Will I ever get paid?
When you are just starting out as an independent or as a brand new start-up business one of the most difficult challenges you face is getting your customers to pay you. This can be an acute problem for people who are providing services (rather than selling goods) because every sale – and therefore the price for every sale – is different. Very often the reason why it’s difficult to get customers to pay for your services doesn’t lie with the customers, but with you. It’s not because they don’t like your work, or don’t want to pay, it’s because you don’t know how to ask.
Overcome your fear
When I started out as a one-person business I was pretty confident that I could provide a service that was as good as anyone else’s. I knew my areas of expertise, I knew how to estimate how much effort a job would take, and I knew very well what my competitors were charging. But like many people just starting out in business, I was a little bit scared of asking for money. What if the customer said “No”?
This sort of fear is quite common, and isn’t surprising. Many people who start their own business do so to follow their passions rather than to make money. Many people can’t shake off the feeling that dealing with money is some sort of necessary evil, rather than recognising that it is an essential part of being in business. The truth is that if you don’t respect yourself no-one else will, and being confident enough to ask your customers to pay up is nothing more than self-respect.
Overcome your embarrassment
As well as fear, many new business people feel embarrassed to ask for money. If you’ve worked as an employee, you may have been told not to discuss your salary with your fellow employees. Or perhaps you feel that any talk about money is too private and personal, so it is a difficult for you to tackle. That sort of embarrassment has no place in business.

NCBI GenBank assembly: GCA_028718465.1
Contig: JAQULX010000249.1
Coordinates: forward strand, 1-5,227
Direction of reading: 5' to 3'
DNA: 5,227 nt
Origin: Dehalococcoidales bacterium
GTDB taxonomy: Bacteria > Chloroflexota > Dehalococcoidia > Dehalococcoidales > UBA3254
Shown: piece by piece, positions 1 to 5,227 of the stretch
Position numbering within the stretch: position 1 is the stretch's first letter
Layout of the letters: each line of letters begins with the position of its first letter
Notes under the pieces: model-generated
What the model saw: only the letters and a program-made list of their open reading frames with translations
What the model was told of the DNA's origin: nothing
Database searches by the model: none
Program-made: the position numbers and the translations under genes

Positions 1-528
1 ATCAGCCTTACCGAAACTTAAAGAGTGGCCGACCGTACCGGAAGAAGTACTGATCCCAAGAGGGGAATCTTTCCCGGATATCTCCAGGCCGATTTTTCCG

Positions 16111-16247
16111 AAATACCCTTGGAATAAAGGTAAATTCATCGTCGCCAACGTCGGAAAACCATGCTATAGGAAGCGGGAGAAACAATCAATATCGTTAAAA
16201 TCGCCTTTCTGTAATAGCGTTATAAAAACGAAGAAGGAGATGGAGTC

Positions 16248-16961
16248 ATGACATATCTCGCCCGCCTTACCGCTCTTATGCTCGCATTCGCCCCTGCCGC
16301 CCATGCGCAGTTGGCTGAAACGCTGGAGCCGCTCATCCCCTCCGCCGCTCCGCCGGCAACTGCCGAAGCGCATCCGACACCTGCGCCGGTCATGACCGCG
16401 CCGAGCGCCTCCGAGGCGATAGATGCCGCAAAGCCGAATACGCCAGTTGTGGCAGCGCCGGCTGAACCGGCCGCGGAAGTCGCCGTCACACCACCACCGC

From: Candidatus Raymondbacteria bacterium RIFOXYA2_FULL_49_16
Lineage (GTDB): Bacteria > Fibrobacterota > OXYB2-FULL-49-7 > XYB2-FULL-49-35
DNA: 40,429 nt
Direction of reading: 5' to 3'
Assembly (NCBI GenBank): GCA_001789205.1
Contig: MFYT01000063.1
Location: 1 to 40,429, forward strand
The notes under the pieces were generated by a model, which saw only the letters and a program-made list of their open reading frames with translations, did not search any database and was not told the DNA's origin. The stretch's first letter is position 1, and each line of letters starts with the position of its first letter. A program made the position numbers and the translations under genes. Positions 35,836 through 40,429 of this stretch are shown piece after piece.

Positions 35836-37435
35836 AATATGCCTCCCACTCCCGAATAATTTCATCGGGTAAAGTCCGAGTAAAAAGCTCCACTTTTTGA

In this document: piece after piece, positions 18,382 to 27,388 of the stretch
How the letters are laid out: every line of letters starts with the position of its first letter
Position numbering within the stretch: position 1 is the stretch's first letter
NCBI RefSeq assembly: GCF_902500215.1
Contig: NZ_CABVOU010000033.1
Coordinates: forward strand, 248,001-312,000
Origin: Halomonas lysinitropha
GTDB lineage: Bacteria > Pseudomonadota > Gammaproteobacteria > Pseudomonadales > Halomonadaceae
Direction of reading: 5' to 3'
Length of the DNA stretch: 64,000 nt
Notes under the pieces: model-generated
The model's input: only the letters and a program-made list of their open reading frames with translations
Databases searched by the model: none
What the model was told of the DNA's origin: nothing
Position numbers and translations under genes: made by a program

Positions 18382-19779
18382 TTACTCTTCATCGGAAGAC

Define your terms of business
As a person new to business you have to realise that you and your business are separate entities. (Whether your business is a separate legal entity from you is a different question and depends on the type of business structure you choose, which is beyond the scope of this article.) Joan Smith may be embarrassed to talk about money, but Joan Smith Web Design should be happy to do so.
Your business should have its own Terms of Business which you share with all your customers and potential customers. If you are selling goods then your basic terms of business are pretty obvious to both buyer and seller. The buyer pays you, and you, the seller, provides the goods. But even here, you need to be careful. What about returned goods? What about warranties or servicing? Whatever you’d like your relationship with your customers to be, you need to describe it explicitly in your terms of business.
If you’re providing a service then setting out your terms in advance is even more important. Do you want to be paid by the day or the hour, or do you want to be paid per project? If you have an hourly or daily rate, you must get your client to agree to that rate in writing. Your customer will probably expect an estimate of amount of time involved. If you prefer to work on a project basis, you should give your customer a detailed quotation of what you are going to provide and how much it will cost. Do you expect your customers to pay a deposit before you start work? Do you want them to pay in stages, according to agreed project milestones? Is the work you are providing something that needs to be reviewed by the customer before it’s finalised, and if so, how many review cycles will you allow? How will you deal with additional requests from the customer during the course of the project? You should provide the answers to all these questions in your quotation document before you start work. Not only does this make the terms of your business relationship with your customer perfectly clear, it also makes you look like a seasoned professional. Best of all, it is a way of treating payment as a natural part of the business relationship, and it does away with any fear or embarrassment you might have felt.
- 6 Ways to Get Your Business Through the Tough Economy (thestartupmag.com)
- Why start-ups should strive to turn innovation into investment (thestartupmag.com)
- Sit Down With A Start Up, Leto Lab CEO Alex Berezovskiy (thestartupmag.com)